LINCOLN SQUARE — The artist behind “Our Tiny Guide to Chicago’s Best Music Culture Spots” is donating its proceeds to help record stores and venues hit hard by the shutdown.
Artist Maura Walsh started selling her hand-illustrated guide last year as a way to spotlight places like The Hideout, 1354 W. Wabansia Ave., Laurie’s Planet of Sound, 4639 N. Lincoln Ave., and Old Town School of Folk, 4544 N. Lincoln Ave.
The tiny book has been so popular, Walsh is on her third printing. As an avid music fan, she decided to reach out to venues featured in her book to ask if they would accept donations from its sales.
Walsh announced her fundraising effort May 19 and raised more than $10,000 by Thursday. Her tiny book costs $20, but Walsh has a pay-what-you-can option on her Etsy store. Some people have paid more than $100 for it, she said.
“Concerts are such a big part of my lifestyle,” Walsh said. “Last year my boyfriend and I went to 53 shows. That’s not going to happen this year, which is really sad. It’s scary to think we could really lose a lot of them.”
Walsh is selling a larger art print version of the tiny book, and those proceeds will benefit the venues, as well.
Customers can add a note when they buy the tiny book or a print to have their entire purchase go toward a specific venue. Purchases without a note will be divided equally among the 30 venues and record stores, Walsh said.
“You look at it and it’s so small and detailed. It’s always been a thing of wonder to me she drew it by hand,” said John Laurie, Laurie’s owner. “And now she’s helping raise money for us. She’s the best and we love her.”
Sales at the record store have slowed with the nearby Davis Theater not screening films, restaurants not being open for sit-down dining and the Old Town School not hosting live shows and classes.
“Over the years Old Town has kept our bluegrass record section thriving thanks to teachers and students coming in after classes to shop,” Laurie said.
Laurie’s landlord has allowed him to only pay half his normal rent to compensate for the slow business. Online sales and now this fundraiser are important in helping the record store make it through the pandemic, he said.
“The outpouring of support for venues like ours is a perfect reminder that Chicago really cares for each other,” said Old Town spokesman Dave Zibell. “They don’t want to lose the city’s vital music culture.”
Hideout owner Tim Tuten bought two mini guides and has one sitting on his work desk. He said the book has taken on new significance to him as a historic snapshot Chicago’s music scene before the global pandemic.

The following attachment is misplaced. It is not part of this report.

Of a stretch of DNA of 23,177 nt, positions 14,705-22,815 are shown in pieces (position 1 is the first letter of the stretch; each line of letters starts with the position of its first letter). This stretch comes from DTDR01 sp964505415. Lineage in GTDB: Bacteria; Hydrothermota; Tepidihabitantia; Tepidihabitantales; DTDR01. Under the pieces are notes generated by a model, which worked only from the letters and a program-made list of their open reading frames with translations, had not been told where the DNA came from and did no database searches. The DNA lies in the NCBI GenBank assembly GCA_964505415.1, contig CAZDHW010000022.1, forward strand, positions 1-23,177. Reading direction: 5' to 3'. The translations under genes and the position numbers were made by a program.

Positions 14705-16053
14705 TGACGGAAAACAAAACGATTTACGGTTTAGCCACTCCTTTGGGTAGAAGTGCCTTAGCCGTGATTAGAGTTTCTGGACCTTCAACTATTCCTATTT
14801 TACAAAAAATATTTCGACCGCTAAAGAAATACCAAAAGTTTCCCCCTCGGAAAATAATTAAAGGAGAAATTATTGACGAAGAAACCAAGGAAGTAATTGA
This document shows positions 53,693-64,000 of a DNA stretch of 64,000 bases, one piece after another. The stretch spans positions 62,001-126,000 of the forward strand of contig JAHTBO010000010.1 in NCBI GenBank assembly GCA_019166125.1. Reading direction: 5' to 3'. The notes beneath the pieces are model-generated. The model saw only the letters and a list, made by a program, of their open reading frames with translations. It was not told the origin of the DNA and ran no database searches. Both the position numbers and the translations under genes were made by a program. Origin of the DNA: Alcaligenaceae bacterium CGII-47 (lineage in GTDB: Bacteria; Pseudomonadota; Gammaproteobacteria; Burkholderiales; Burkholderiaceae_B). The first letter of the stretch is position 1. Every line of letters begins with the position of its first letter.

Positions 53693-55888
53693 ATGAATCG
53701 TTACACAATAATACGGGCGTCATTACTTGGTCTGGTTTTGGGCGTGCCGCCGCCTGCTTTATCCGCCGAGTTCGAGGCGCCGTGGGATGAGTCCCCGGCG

“This COVID thing is causing longtime jewels of Chicago like the California Clipper to close down for good,” Tuten said. “I don’t know when we’ll be able to got back to the old days when we had sold-out events with lots of people enjoying a show in a small space.”
Tuten, who is co-chair of the Chicago Independent Venue League, was overwhelmed by Walsh’s generosity while venues like his try to keep paying their bills without being able to host in-person shows.
“It’s a tiny, matchbook-sized book, but she’s sending a very powerful message that small grassroots fundraising is important, too,” Tuten said. “Everyone is doing their part to help, and no matter how small the contribution it all adds up to something big. That means the world to us.”
Gov. JB Pritzker’s plan for reopening Illinois says the Chicago area won’t be able to reopen theaters, bars and similar businesses until the area enters Phase 4. Even then, gatherings will still be limited to 50 people or fewer, and businesses that reopen would have capacity limits.
Large gatherings, including concerts, won’t be permitted until Phase 5, which won’t happen until there’s a vaccine, widespread treatment for COVID-19 or no new cases at all — which experts predict is months away.
Indie venues owners are asking fans to take to social media and use the phrase “Save our Stages” (#saveourstages) in posts and to call elected officials and emphasize venues are invaluable economic drivers and cultural institutions.
The venues benefitting from Walsh’s fundraiser:
- Beat Kitchen
- Bottom Lounge
- Bucket o’ Blood
- Café Mustache
- Chop Shop
- Cobra Lounge
- DMEN Tap
- Empty Bottle
- Hungry Brain
- Kuma’s Corner
- Late Bar
- Laurie’s Planet of Sound
- Liar’s Club
- Lincoln Hall
- Live Wire Lounge
- Old Town School of Folk Music
- Reckless Records
- Record Breakers
- Schubas Tavern
- Sleeping Village
• California Clipper, Humboldt Park Lounge Since 1937, Closing Permanently
• This Very Tiny Guide To Chicago’s Music Scene Celebrates City’s Indie Record Stores And Venues
• First To Close, Last To Open: Will Chicago’s Independent Music Venues Survive The Coronavirus?
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